Brow Beat

Shall I Compare a Pop Song to a Shakespearean Sonnet?

We think The Bard himself would be fill’d with delight by Magic’s “Rude” in sonnet form.

Photo by Oli Scarff/Getty Images

Shakespeare’s works are frequently cast in modern form, but Erik Didriksen, the man behind the Tumblr “Pop Sonnets,” has reversed this formula, rewinding the clock on current pop songs to render them in the form of Shakespearean sonnets.

The Shakespearean sonnet form, to which Didriksen meticulously adheres, consists of three quatrains and a couplet, with the rhyming pattern ABAB CDCD EFEF GG. Didriksen also recasts modern idioms into Shakespearean diction: Stacy’s Mom, of Fountains of Wayne fame, doesn’t “got it goin’ on,” but instead “beckons like a Siren’s song.” But as that example demonstrates, the subjects of modern pop lyrics are not far from those that interested the Bard: Is the frustration in Magic’s “Rude” concerning the protestations of a lover’s father really so different from the yearning of a Montague for his forbidden Capulet?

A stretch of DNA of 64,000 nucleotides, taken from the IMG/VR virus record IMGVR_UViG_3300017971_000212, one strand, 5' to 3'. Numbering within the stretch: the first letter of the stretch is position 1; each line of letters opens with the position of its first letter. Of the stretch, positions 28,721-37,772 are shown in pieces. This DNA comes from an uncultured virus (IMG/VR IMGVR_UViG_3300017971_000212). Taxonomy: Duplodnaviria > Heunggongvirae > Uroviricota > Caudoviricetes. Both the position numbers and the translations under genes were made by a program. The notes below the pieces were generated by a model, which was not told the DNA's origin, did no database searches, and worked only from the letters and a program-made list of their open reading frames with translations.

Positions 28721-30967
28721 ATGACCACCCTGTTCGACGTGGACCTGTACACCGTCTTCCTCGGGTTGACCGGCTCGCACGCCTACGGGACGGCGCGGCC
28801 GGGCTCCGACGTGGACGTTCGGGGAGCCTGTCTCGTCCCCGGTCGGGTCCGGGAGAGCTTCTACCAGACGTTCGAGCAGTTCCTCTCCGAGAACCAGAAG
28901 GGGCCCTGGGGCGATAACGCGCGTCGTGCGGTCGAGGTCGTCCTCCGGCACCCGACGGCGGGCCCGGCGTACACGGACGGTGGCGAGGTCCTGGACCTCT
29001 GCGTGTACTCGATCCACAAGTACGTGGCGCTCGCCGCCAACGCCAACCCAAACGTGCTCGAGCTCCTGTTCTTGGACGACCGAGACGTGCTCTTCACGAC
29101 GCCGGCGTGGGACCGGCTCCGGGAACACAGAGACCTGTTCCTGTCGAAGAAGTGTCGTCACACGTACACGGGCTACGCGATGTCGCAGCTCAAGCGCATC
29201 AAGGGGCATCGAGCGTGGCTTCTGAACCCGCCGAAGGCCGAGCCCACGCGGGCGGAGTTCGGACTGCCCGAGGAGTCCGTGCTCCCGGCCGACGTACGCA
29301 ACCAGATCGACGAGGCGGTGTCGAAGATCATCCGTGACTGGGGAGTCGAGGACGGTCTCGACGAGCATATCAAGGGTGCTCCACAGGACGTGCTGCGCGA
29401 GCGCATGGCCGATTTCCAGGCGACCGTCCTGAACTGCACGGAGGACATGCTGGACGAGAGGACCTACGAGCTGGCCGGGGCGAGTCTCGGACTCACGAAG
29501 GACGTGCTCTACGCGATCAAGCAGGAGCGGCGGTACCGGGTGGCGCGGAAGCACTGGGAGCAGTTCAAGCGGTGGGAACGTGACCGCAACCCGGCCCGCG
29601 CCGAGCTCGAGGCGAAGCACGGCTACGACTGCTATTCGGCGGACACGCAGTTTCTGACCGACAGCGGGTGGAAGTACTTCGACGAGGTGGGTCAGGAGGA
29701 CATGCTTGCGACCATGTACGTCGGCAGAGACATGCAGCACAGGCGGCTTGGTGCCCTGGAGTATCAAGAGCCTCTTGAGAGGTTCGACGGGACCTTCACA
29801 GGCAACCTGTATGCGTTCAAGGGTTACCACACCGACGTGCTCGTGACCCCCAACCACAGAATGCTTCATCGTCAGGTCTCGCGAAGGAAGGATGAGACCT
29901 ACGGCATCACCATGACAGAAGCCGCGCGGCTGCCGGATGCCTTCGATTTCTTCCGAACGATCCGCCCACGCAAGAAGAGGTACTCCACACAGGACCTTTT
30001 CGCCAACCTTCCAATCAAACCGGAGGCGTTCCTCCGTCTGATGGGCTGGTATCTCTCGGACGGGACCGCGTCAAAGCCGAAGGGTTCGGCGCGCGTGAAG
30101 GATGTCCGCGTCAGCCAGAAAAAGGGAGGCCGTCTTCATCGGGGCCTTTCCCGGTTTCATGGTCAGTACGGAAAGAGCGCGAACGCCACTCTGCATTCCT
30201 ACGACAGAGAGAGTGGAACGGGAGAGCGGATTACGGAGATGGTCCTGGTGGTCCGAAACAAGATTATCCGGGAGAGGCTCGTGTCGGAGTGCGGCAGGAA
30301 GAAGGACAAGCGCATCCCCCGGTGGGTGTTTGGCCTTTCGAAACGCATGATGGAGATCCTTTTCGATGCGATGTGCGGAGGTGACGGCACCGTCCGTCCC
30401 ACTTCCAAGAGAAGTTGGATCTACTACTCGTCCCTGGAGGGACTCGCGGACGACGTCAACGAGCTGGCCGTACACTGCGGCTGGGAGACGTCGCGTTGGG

Didriksen explained in an email that he was inspired by a Shakespearean treatment of Macklemore’s “Thrift Shop.” He admits that properly conjugating the verbs after “thee” and “thou” required some research, but his background in music helped him attend to the sonnets’ rhythms.

Below are some of our favorites, paired with the songs they reimagine: